Military.com

WATCH: Air Force Looks Back on Six Decades of KC-135 Service

It doesn't fly high-profile missions to launch airstrikes or gather intelligence, but for the last 60 years the KC-135 Stratotanker has refueled aircraft on key operations around the world.

The first KC-135 took flight on Aug. 31, 1956, and to celebrate the milestone, the Air Force this week released videos looking back on six decades of service for the first jet-powered refueling tanker.

"Today we honor the legacy of the KC-135 Stratotanker since its first flight 60 years ago," Gen. Carlton Everhart, head of Air Mobility Command, said in an email. "This aircraft is the foundation upon which Air Mobility stands. Air Force Global Power does not exist without global reach and the KC-135 has provided this capability to our nation since 1956."

%embed1%

Even as the service works to develop a replacement tanker, the KC-46 Pegasus, also made by Chicago-based aerospace giant Boeing, the anniversary "serves as opportunity to look toward the future to ensure global reach for generations to come," Everhart added.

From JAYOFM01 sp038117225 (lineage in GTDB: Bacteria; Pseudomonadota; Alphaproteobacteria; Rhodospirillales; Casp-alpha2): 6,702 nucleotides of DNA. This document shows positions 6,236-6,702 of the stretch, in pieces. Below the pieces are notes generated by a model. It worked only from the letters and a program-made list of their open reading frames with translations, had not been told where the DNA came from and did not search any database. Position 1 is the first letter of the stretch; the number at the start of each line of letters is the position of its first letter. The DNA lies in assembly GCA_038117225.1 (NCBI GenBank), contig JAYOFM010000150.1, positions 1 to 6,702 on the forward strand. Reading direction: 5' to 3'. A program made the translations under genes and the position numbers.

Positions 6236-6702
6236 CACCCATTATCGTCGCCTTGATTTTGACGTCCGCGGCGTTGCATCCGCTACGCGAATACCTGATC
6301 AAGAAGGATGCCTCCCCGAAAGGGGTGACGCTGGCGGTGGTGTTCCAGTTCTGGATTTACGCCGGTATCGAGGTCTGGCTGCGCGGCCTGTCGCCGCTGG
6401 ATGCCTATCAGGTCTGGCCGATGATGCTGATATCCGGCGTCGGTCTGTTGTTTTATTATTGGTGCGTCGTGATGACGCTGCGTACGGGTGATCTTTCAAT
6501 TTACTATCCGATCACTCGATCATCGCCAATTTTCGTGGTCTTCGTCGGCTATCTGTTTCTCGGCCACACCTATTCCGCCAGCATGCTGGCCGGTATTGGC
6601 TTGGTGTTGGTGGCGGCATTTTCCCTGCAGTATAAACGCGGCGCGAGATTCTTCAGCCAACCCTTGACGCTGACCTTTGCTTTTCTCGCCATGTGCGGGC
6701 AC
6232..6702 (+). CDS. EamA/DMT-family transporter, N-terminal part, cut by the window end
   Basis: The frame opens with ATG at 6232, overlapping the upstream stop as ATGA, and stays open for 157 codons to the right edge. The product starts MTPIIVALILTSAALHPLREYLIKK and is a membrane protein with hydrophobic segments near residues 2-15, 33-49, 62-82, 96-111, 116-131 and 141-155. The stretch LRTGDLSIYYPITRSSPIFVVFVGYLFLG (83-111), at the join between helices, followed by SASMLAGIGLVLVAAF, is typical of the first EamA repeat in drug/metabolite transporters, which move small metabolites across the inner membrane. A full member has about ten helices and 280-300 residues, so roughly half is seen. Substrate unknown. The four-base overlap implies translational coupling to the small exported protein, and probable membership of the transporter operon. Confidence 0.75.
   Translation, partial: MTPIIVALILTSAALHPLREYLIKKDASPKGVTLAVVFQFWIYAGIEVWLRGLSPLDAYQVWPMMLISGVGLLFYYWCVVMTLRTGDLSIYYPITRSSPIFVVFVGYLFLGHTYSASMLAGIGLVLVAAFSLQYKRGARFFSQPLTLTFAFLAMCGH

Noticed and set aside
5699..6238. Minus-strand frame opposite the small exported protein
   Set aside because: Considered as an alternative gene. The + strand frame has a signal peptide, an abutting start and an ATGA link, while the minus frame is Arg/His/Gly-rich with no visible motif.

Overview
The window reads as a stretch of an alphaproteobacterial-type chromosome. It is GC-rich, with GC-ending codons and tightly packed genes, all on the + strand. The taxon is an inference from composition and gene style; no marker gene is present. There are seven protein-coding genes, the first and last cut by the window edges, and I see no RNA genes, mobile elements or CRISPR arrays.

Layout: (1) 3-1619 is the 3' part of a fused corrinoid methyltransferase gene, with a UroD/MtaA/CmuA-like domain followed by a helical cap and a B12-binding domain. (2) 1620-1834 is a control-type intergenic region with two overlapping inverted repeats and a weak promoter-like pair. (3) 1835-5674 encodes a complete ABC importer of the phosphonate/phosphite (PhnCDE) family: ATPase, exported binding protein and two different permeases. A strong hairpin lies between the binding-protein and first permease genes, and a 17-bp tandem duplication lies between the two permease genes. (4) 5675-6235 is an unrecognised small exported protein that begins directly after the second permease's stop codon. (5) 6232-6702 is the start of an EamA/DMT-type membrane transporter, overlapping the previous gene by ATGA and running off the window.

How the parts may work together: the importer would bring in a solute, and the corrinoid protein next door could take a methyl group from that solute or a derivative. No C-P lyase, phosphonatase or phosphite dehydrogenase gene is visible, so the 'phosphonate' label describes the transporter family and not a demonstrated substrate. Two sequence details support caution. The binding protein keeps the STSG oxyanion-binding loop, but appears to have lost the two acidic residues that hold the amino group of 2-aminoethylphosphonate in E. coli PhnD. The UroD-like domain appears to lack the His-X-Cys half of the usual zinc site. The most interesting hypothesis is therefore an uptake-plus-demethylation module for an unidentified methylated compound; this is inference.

Crews from McConnell Air Force Base, Kansas, on Tuesday took Air Force leaders, other officials and reporters aboard the tanker to refuel a B-52 Stratofortress bomber over Colorado and eight F-16 Fighting Falcon fighters over Texas, according to KWCH-12 News.

%embed2%

Stateside, KC-135s reside at McConnell and Tinker Air Force Base, Oklahoma, among other locations with Guard and Reserve units.

Overseas, some Stratotankers are stationed at Incirlik Air Base, Turkey, to support aircraft operating in multiple theaters. For example, in the fight against militants affiliated with the Islamic State in Iraq and Syria, or ISIS, KC-135s contributed to 46,535 sorties flown by air refueling tankers this year alone.

"The contributions it makes to today's fight enable our ability to apply persistent pressure against Da'esh and ensure security across the area of responsibility," Lt. Gen. Jeffrey L. Harrigian, commander of Air Forces Central Command, said in a statement, using another name for ISIS.

Show Full Article

Related Topics

DefenseTech

Most Popular Military News